the branches can be eliminated without changing the meaning of the
    regexp.

  - Repetition subsumes/subsumed by preceding repetition

    An repeating expression matches a superset or subset of what the
    previous expression matches, in such a way that one of them is
    unnecessary. For example, [ab]+a* matches the same text as [ab]+,
    so the a* could be removed without changing the meaning of the
    regexp.

  - First/last item in repetition subsumes last/first item (wrapped)

    The first and last items in a repeated sequence, being effectively
    adjacent, match a superset or subset of each other, which makes
    for an unexpected inefficiency. For example, \(?:a*c[ab]+\)* can
    be seen as a*c[ab]+a*c[ab]+... where the [ab]+a* in the middle is
    a slow way of writing [ab]+ which is made worse by the outer
    repetition. The general remedy is to move the subsumed item out of
    the repeated sequence, resulting in a*\(?:c[ab]+\)* in the example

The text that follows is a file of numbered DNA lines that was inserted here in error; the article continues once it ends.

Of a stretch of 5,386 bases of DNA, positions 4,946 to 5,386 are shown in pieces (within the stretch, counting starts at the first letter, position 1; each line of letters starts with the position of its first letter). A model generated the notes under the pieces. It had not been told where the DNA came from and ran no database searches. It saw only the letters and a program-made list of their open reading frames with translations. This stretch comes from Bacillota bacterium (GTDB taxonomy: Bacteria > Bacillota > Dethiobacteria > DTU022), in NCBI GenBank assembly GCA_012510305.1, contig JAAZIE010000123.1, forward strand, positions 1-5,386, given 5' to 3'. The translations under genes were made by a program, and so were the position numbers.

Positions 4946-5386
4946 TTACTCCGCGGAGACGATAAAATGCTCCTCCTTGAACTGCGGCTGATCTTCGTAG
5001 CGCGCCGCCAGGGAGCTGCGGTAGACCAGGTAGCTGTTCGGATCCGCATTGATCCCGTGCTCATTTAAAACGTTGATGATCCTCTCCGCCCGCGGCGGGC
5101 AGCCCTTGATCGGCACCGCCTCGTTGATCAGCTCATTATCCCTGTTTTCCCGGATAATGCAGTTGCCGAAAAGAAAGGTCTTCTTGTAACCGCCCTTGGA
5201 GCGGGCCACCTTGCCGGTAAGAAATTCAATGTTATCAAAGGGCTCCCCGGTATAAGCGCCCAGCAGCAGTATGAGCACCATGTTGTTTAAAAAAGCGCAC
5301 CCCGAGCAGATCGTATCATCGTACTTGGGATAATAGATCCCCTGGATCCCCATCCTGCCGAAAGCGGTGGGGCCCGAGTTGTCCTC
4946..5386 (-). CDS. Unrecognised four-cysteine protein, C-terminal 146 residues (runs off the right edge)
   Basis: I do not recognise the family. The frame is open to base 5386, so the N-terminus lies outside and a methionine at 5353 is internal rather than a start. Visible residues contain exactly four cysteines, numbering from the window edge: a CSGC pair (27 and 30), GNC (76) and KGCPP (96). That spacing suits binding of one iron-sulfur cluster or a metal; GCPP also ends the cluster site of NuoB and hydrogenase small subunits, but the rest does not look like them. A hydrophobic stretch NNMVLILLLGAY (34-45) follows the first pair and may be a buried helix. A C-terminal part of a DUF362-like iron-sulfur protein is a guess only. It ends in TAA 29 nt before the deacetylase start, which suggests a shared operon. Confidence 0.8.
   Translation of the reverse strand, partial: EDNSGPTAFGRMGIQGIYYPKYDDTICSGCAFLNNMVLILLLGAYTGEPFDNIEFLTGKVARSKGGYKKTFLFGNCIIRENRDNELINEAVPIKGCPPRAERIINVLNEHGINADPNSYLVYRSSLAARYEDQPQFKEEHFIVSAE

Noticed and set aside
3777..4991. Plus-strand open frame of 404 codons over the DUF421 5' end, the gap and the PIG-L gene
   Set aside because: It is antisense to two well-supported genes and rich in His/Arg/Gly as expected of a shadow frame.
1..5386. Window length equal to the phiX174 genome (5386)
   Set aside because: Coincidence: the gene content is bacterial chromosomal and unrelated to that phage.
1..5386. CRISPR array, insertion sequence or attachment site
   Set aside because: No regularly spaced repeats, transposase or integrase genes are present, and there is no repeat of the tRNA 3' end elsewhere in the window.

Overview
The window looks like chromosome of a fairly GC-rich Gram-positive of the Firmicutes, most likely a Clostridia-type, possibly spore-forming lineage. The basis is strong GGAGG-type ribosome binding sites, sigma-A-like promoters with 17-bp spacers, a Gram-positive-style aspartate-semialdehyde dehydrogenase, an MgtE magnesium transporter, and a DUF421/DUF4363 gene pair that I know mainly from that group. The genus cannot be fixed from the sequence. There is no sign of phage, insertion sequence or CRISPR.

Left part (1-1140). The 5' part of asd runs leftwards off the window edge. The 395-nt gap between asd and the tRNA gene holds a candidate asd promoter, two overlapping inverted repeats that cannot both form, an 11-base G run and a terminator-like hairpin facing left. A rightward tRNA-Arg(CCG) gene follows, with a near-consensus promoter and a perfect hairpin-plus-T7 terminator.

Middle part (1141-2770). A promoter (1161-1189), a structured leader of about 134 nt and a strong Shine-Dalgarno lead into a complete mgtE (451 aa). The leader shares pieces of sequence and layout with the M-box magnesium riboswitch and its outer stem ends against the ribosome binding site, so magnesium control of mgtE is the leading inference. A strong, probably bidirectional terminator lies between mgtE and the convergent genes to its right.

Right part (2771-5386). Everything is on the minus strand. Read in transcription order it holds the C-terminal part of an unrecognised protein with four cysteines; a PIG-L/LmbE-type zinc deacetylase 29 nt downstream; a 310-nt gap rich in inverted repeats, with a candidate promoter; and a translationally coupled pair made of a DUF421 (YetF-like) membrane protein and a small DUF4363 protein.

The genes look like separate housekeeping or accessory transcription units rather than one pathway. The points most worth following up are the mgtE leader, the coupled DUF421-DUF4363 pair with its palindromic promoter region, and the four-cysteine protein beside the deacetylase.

above.

  - End-of-line anchor followed by non-newline
  - Non-newline followed by line-start anchor

    A pattern that does not match a newline occurs right after an
    end-of-line anchor ($) or before a line-start anchor (^).
    This combination can never match.

  - End-of-text anchor followed by non-empty pattern

    A pattern that only matches a non-empty string occurs right after
    an end-of-text anchor (\'). This combination can never match.

  - Use \` instead of ^ in file-matching regexp
  - Use \' instead of $ in file-matching regexp

    In a regexp used for matching a file name, newlines are usually
    not relevant. Line-start and line-end anchors should therefore
    probably be replaced with string-start and string-end,
    respectively. Otherwise, the regexp may fail for file names that
    do contain newlines.

  - Possibly unescaped '.' in file-matching regexp

    In a regexp used for matching a file name, a naked dot is usually
    more likely to be a mistake (missing escaping backslash) than an